The kingdom of heaven is like to a grain of mustard seed, which a man took, and sowed in his field. (St. Matthew xiii. 31) Which indeed is the least of all seeds: but when it is grown, it is the greatest among herbs, and becometh a tree, so that the birds of the air come and lodge in the branches thereof. (St. Matthew xiii. 31,32) Jesus says, gather up the fragments that remain that nothing be lost. (St. John vi. 12) Faith is spread through small fragments remaining from Christ’s feast –twelve baskets full to continue to refresh twelve Apostles and the multitudes whom they will convert. Those who think that Jesus Christ comes to satisfy only earthly hunger are in bondage to the elements of this world. (Gal. iv. 3) They are the children of Hagar. They are like Christians who are worried about what might happen to their bodies while ignoring the state of their souls. Their faith rests in earthly things and does not enlarge to embrace Christ’s true desire for man. To them nothing remains of Christ’s desire to feed the faith of their souls.
But faith’s sustenance is food for men wayfaring. As St. Hilary suggests, The substance [of the five barley loaves and two fishes] progressively increases. (The Passing of the Law: St. Hilary of Poitiers) And as Archbishop Trench says, So we have here a visible symbol of that love which exhausts not itself by loving, but after all its outgoings upon others, multiplies in an ongoing multiplying which is always found in true giving.... (Par’s. p. 213) Christ’s real intention is not feeding hungry bodies. He will feed hungry bodies to be sure. But He will do more. The seed of faith and hope open to the indwelling of Christ’s all-powerful spiritual love. His love intends always to fortify and strengthen that faith that must follow Him up to Jerusalem which is above, and is free. (Gal. iv. 26)
Therefore, the Apostles gathered the fragments together, and filled twelve baskets with the fragments of the five barley loaves, which remained over and above unto them that had eaten. (St. John vi. 13) St. Augustine tells us that the fragments that remained were the parts that the people could not yet eat. (Tr. xxiv. 6) What remains over and above is the spiritual substance of a faith that is growing. Jesus says, if you follow me, you will desire to eat of these fragments that remain. In the fragments that remain are hidden gifts of mystic meaning. In the fragments are the Divine potential for those who will hunger and thirst after righteousness. (St. Matthew v. 6) Jesus always provides more and better food to those who follow Him in faith. Faith sees that the more than the multitude can eat is Spirit and is Truth. Within fragments and crumbs of earthly food, lie hidden the spiritual nourishment of God’s Grace that will be food for men wayfaring. There is more to be seen, grasped, and ingested of this Giver and His gifts, but not until the eyes of faith are opened and the believer’s heart is softened. Let us then gather up the fragments that nothing be lost. (St. John vi. 12) We will need them. Behold we go up to Jerusalem; mere earthly fare will never sustain a faith that seeks to behold and plumb the depths of that love that never stops giving…even in Death.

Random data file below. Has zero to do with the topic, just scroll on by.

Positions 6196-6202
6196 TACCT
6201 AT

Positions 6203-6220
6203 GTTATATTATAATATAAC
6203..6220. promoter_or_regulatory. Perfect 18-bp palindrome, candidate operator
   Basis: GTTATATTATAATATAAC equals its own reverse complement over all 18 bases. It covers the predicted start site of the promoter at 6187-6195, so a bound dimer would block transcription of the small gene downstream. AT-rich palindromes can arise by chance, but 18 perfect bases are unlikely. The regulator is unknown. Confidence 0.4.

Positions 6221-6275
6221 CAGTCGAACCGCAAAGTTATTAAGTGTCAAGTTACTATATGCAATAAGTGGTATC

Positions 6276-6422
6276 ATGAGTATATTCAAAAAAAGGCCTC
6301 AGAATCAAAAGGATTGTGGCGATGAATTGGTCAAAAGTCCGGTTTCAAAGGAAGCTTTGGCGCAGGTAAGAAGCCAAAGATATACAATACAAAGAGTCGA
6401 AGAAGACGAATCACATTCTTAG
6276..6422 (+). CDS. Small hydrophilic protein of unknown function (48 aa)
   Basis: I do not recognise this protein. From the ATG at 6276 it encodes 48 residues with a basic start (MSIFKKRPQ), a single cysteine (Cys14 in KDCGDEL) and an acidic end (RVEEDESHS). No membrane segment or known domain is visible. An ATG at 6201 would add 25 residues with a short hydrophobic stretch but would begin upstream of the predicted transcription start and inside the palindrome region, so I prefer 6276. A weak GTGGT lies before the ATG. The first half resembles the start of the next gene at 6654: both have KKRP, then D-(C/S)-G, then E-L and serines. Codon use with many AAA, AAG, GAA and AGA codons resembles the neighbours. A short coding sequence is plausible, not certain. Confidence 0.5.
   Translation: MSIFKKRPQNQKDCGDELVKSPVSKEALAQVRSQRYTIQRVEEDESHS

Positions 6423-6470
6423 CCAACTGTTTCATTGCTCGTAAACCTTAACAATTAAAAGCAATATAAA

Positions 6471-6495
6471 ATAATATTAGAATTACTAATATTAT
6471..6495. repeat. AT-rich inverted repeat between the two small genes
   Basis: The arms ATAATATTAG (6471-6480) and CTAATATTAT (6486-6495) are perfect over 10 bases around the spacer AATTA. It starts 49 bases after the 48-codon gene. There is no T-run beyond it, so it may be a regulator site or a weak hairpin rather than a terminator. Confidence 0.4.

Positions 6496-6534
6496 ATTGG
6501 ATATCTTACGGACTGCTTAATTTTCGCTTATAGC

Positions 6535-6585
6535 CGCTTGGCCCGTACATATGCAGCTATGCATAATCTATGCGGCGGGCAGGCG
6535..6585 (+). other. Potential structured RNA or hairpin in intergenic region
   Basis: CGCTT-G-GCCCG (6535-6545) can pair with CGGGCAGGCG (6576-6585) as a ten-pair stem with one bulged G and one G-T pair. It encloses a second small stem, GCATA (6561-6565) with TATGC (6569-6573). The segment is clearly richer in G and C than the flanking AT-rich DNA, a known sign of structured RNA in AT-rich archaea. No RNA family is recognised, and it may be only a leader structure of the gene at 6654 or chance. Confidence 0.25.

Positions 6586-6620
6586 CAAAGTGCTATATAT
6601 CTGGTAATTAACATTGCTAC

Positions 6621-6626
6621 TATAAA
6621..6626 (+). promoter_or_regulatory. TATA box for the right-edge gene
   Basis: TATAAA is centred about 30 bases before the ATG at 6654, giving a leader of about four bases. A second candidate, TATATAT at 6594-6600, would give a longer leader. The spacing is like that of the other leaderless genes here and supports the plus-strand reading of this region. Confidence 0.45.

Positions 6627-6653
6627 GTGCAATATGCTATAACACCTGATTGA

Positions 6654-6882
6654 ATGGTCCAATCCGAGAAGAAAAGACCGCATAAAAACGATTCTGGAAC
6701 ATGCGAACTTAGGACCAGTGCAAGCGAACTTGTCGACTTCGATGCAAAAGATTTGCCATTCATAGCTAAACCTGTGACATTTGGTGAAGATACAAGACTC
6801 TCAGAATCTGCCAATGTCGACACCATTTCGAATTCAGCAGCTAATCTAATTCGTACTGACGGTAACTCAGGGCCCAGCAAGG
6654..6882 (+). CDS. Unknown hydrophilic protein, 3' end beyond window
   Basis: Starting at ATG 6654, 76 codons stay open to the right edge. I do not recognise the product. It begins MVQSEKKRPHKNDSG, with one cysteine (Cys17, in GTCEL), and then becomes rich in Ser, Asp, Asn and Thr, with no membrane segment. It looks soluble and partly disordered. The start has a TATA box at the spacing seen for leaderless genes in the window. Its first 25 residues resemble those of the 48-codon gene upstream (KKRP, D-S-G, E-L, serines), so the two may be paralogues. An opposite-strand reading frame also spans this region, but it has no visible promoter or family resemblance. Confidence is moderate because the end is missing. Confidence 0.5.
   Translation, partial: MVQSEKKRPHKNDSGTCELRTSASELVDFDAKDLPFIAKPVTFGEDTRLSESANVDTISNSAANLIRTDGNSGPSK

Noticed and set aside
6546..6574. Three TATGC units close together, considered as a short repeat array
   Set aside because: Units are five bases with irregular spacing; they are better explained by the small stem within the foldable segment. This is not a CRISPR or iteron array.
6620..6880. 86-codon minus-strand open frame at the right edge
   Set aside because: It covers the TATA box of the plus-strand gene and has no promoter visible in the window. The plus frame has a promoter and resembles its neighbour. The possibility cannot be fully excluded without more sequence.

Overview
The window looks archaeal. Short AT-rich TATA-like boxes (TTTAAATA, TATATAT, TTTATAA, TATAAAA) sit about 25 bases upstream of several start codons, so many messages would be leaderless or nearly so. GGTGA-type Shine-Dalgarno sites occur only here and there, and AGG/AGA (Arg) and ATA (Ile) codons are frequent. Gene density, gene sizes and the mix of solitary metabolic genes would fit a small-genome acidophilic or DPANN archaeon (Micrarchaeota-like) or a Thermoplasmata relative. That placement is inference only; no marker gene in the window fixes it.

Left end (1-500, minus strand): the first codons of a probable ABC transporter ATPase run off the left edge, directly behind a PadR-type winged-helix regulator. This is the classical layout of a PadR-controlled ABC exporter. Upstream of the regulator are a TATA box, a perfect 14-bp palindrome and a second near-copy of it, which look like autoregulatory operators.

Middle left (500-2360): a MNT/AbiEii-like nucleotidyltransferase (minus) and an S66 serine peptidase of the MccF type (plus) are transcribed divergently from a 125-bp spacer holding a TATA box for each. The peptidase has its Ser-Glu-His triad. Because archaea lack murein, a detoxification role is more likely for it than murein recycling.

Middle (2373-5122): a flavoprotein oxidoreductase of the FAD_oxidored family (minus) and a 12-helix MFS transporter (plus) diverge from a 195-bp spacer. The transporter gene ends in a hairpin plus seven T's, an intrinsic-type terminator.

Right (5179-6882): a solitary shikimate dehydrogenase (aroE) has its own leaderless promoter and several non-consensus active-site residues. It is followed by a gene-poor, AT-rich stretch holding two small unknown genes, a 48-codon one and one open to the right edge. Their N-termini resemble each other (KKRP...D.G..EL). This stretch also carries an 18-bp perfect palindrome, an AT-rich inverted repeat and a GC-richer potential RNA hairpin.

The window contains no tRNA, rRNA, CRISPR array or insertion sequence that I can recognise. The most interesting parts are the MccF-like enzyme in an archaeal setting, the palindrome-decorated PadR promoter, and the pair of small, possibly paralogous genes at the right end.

Before Abraham was, I AM.
(St. John viii. 58)
The threat of God’s nearness and proximity are quite enough to unnerve, unhinge, and unsettle men in all ages. There is something in human nature that fears God’s presence and His Word. Most men treat the existence of God carelessly, incautiously, indifferently, or casually. The majority of men in our own time are very earthly minded. Even post-modern “Christians” don’t seem the least bit interested in the intellectual and spiritual pursuit of God and appear rather smugly and self-righteously self-contented. Evidently, they’ve got enough or had enough and don’t need more. Or, they arrogantly assert half a shilling’s bit of knowledge to shield them against their own inner fear of what and who God really might be. If such men go on to describe the philosophy or theology that moves them, what emerges usually amounts to little more than a spiritualization of religious feeling that convinces them that neither they or this life is really all that bad after all. Of course, such a philosophy of life collapses into the self and refuses to pursue what might be God’s excellence and the sacrifice that it will, no doubt, entail. The comforts of this life are too much to abandon in the journey after God.